The Georgia Department of Transportation has postponed some road and bridge projects for lack of federal funding as the budget standoff in Washington continues. Johnny Crawford,

Some Georgia road projects on hold amid federal budget standoff

Bridge maintenance has been postponed on metro Atlanta interstates. Repaving state highways in Cobb and Douglas counties also is on hold. So are road and bridge projects in DeKalb, Henry and Paulding counties.

Those are some of the two dozen projects the Georgia Department of Transportation has postponed because of the federal government budget stalemate. And more Georgia road projects could be affected if the gridlock in Washington drags on much longer.

In January, GDOT postponed $32 million worth of road resurfacing and maintenance projects for lack of federal funding. For February, it’s delaying an additional $60 million worth of resurfacing, bridge maintenance and other projects.

“We’re moving forward (with some construction),” GDOT Commissioner Russell McMurry said Thursday. “We’re just not moving forward as quickly as we’d like.”

GDOT expects to receive about $1.2 billion in federal funding for the fiscal year that ends in September. The ongoing stalemate over border security has not directly affected funding for road work in Georgia — the Federal Highway Administration is still operating. But McMurry said the lack of an approved annual budget has slowed the normal flow of federal funding to a trickle.

McMurry said GDOT has received only $115 million since the government shutdown began last month. That’s not enough to sustain the usual pace of road work for an agency that puts more than $100 million worth of contracts out to bid each month.

GDOT can still move forward with state-funded projects. But if Congress and President Donald Trump can’t reach a deal soon to fully fund the federal government for the rest of the year, it could limit the summer road construction season.

“We’re starting to look at what summer construction season looks like,” GDOT spokeswoman Natalie Dale said. “This timeline is heavily dependent on (contracts) being let in January, February, March.”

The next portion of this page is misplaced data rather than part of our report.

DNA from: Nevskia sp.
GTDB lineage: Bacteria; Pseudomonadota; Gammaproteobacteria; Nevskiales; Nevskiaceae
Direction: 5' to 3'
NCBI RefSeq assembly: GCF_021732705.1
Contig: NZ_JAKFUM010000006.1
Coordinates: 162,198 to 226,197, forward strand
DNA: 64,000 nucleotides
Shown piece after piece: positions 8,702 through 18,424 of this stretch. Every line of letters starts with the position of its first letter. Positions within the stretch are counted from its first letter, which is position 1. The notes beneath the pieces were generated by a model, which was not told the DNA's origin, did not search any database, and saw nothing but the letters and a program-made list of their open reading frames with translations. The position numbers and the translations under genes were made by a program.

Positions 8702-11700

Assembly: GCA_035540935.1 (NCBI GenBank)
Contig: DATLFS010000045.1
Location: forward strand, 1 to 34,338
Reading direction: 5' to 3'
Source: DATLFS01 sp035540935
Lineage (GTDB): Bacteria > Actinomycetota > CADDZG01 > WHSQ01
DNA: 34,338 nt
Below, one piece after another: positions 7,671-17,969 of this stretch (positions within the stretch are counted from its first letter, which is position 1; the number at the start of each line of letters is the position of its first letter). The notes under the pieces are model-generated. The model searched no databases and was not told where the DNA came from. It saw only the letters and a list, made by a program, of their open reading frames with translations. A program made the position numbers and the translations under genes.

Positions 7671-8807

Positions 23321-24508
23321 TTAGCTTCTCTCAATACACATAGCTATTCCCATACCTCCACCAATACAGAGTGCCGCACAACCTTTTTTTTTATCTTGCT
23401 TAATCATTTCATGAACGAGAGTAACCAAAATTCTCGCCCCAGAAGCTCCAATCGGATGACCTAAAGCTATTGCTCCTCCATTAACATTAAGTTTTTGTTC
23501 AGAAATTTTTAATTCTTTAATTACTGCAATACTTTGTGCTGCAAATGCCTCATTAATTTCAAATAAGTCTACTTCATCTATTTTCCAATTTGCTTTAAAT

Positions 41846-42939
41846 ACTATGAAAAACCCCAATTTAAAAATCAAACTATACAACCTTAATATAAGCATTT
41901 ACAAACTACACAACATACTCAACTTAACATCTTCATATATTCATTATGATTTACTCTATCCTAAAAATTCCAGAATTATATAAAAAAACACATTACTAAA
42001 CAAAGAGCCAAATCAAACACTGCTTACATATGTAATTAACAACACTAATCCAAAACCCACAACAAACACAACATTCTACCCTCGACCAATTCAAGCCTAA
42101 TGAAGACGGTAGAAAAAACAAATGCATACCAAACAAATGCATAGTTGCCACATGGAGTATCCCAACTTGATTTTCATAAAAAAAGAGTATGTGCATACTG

The delays are not lost on two members of Georgia’s congressional delegation who serve on the House Transportation and Infrastructure Committee.

U.S. Rep. Hank Johnson, D-Lithonia, blamed Trump for the standoff, in its fifth week and now the longest federal government shutdown in U.S. history. He said he feared the number of delayed road projects could double if the budget is not resolved.

“Just as the president called on states to be better partners on transportation and infrastructure issues, I would ask the president to do the same,” he said. “Georgia is doing its part, and he should do his.”

U.S. Rep. Rob Woodall, R-Lawrenceville, said Democrats are the main obstacle to a budget deal.

“As a senior Republican on the Transportation and Infrastructure Committee, I can assure (Georgians) that every penny allocated toward Georgia infrastructure will be paid in full,” Woodall said. “It’s a question of ‘when,’ not a question of ‘if.’ In order for this to happen, the Democrats must be willing to come to the table.”

So far the shutdown has affected road work in 20 Georgia counties. Among the projects postponed:

  • Bridge maintenance at five locations each on I-20, I-75 and I-285 in Fulton County.
  • Resurfacing I-75 northbound from Ga. 36 to Ga. 155 in Butts, Henry and Spalding counties.
  • Bridge maintenance on I-75 in each direction at the Ga. 5 Connector in Cobb County.
  • Resurfacing Ga. 92 from Ga. 6 to Old Burnt Hickory Road in Cobb and Paulding counties.
  • Bridge maintenance on Ga. 12 at Snapfinger Creek in DeKalb County.

None of the projects have been canceled, and they could go out to bid when regular U.S. Transportation Department funding resumes. But Dale said more projects could be put on hold if the budget impasse isn’t resolved soon.

Dale said the delays affect the quality of life of commuters.

“Something as simple as a resurfacing can make a big difference for people,” she said. “Driving to work on a well-paved road can really make a big difference.”

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